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History of Animals   

of the purple-fish; for this creature is enticed by baits of rancid
meat, which it perceives and is attracted to from a great distance.
The proof that it possesses a sense of taste hangs by the proof of its
sense of smell; for whenever an animal is attracted to a thing by
perceiving its smell, it is sure to like the taste of it. Further, all
animals furnished with a mouth derive pleasure or pain from the
touch of sapid juices.
With regard to sight and hearing, we cannot make statements with
thorough confidence or on irrefutable evidence. However, the solen
or razor-fish, if you make a noise, appears to burrow in the sand, and
to hide himself deeper when he hears the approach of the iron rod (for
the animal, be it observed, juts a little out of its hole, while the
greater part of the body remains within),-and scallops, if you present
your finger near their open valves, close them tight again as though
they could see what you were doing. Furthermore, when fishermen are
laying bait for neritae, they always get to leeward of them, and never
speak a word while so engaged, under the firm impression that the
animal can smell and hear; and they assure us that, if any one
speaks aloud, the creature makes efforts to escape. With regard to
testaceans, of the walking or creeping species the urchin appears to
have the least developed sense of smell; and, of the stationary
species, the ascidian and the barnacle.
So much for the organs of sense in the general run of animals.
We now proceed to treat of voice.

Voice and sound are different from one another; and language
differs from voice and sound. The fact is that no animal can give
utterance to voice except by the action of the pharynx, and
consequently such animals as are devoid of lung have no voice; and
language is the articulation of vocal sounds by the instrumentality of
the tongue. Thus, the voice and larynx can emit vocal or vowel sounds;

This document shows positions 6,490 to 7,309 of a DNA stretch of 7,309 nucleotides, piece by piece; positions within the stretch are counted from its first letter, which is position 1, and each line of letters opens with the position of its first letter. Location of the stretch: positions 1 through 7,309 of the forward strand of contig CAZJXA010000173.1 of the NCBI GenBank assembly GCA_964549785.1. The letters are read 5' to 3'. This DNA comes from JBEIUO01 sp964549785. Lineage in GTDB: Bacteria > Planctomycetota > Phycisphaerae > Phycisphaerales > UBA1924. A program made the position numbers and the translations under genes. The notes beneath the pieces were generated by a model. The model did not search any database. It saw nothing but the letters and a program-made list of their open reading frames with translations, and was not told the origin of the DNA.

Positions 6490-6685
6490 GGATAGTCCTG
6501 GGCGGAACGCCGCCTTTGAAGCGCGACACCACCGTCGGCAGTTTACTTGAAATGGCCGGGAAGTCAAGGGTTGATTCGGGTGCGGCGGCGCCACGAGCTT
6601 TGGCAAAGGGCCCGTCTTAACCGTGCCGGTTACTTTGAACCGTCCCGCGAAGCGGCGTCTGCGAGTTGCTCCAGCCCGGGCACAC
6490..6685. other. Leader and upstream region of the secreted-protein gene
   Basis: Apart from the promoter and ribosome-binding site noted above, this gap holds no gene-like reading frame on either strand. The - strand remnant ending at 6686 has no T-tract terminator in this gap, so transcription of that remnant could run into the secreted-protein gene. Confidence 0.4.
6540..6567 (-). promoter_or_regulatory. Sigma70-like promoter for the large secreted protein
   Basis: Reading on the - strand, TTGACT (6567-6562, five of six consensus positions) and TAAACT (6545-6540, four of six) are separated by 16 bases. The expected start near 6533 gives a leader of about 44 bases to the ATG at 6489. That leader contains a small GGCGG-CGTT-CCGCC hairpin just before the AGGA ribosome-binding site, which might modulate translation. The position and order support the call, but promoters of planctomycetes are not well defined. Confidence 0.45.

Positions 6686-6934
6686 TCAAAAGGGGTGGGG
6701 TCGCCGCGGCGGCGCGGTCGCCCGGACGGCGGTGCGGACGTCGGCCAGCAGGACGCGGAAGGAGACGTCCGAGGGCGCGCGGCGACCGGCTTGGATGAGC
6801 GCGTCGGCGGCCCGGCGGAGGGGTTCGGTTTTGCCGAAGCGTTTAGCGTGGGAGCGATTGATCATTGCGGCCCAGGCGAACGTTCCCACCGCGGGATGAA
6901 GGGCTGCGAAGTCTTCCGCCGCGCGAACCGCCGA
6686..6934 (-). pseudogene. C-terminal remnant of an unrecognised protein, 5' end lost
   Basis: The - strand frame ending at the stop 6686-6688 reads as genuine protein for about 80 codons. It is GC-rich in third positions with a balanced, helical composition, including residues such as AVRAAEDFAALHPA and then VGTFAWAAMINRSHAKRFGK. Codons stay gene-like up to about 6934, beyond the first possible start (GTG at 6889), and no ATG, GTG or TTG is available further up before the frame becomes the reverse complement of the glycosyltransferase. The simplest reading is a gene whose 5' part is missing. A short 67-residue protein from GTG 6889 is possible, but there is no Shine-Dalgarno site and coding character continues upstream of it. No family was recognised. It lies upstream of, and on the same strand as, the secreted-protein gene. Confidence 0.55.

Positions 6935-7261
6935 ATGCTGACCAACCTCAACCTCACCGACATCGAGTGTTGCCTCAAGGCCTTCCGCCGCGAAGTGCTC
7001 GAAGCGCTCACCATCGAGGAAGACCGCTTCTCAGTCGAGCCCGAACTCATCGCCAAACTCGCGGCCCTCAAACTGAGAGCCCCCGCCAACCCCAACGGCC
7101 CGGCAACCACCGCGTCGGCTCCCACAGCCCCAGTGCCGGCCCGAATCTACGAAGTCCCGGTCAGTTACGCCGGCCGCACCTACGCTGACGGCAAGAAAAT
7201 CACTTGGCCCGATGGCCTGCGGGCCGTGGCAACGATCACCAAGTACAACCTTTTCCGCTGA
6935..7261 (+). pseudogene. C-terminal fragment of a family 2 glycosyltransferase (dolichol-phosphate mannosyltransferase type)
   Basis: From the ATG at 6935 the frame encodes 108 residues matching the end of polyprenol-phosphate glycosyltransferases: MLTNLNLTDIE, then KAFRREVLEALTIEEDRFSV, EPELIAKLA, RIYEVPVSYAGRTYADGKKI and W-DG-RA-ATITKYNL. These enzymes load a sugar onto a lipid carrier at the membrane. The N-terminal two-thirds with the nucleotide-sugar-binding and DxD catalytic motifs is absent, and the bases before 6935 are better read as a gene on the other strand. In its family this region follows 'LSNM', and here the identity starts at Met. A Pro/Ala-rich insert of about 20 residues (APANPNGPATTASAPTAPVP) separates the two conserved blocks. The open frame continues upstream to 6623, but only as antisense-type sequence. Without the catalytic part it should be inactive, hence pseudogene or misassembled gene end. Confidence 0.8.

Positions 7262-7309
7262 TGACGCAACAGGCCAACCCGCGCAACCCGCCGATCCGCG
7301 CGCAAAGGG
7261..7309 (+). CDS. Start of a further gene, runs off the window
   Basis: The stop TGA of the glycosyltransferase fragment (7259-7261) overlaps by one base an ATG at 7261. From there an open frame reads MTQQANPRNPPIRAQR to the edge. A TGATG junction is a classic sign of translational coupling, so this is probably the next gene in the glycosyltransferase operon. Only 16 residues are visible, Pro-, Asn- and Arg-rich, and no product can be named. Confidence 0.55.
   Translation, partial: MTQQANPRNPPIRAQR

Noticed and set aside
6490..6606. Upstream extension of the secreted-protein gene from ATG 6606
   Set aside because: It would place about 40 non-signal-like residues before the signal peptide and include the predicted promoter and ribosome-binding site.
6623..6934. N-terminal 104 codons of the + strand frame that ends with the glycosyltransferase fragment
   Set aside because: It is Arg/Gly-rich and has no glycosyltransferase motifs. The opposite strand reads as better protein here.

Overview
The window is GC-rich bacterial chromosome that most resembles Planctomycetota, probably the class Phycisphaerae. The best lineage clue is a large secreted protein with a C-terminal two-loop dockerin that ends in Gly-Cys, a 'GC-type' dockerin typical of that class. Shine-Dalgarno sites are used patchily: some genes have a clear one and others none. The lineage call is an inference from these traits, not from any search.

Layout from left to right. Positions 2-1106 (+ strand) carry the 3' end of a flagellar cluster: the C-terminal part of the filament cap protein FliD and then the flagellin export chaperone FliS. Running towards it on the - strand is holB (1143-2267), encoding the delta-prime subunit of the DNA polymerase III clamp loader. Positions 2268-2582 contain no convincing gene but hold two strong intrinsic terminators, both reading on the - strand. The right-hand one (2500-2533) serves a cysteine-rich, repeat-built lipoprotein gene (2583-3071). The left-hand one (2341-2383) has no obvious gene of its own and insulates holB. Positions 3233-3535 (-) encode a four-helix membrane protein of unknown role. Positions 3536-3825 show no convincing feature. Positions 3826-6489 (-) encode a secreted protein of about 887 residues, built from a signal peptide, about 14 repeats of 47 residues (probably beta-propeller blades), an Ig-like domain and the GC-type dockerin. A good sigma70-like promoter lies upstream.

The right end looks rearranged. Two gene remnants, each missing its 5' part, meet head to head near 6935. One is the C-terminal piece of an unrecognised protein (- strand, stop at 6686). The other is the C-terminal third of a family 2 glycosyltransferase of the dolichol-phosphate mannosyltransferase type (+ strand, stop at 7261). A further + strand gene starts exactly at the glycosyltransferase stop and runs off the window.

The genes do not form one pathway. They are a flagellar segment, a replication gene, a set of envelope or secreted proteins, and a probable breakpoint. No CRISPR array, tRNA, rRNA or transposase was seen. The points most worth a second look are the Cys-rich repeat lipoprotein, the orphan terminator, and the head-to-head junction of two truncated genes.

non-vocal or consonantal sounds are made by the tongue and the lips;
and out of these vocal and non-vocal sounds language is composed.
Consequently, animals that have no tongue at all or that have a tongue
not freely detached, have neither voice nor language; although, by the
way, they may be enabled to make noises or sounds by other organs than
the tongue.
Insects, for instance, have no voice and no language, but they can
emit sound by internal air or wind, though not by the emission of
air or wind; for no insects are capable of respiration. But some of
them make a humming noise, like the bee and the other winged
insects; and others are said to sing, as the cicada. And all these
latter insects make their special noises by means of the membrane that
is underneath the 'hypozoma'-those insects, that is to say, whose body
is thus divided; as for instance, one species of cicada, which makes
the sound by means of the friction of the air. Flies and bees, and the
like, produce their special noise by opening and shutting their
wings in the act of flying; for the noise made is by the friction of
air between the wings when in motion. The noise made by grasshoppers
is produced by rubbing or reverberating with their long hind-legs.
No mollusc or crustacean can produce any natural voice or sound.
Fishes can produce no voice, for they have no lungs, nor windpipe
and pharynx; but they emit certain inarticulate sounds and squeaks,
which is what is called their 'voice', as the lyra or gurnard, and the
sciaena (for these fishes make a grunting kind of noise) and the
caprus or boar-fish in the river Achelous, and the chalcis and the
cuckoo-fish; for the chalcis makes a sort piping sound, and the
cuckoo-fish makes a sound greatly like the cry of the cuckoo, and is
nicknamed from the circumstance. The apparent voice in all these
fishes is a sound caused in some cases by a rubbing motion of their
gills, which by the way are prickly, or in other cases by internal
parts about their bellies; for they all have air or wind inside
them, by rubbing and moving which they produce the sounds. Some

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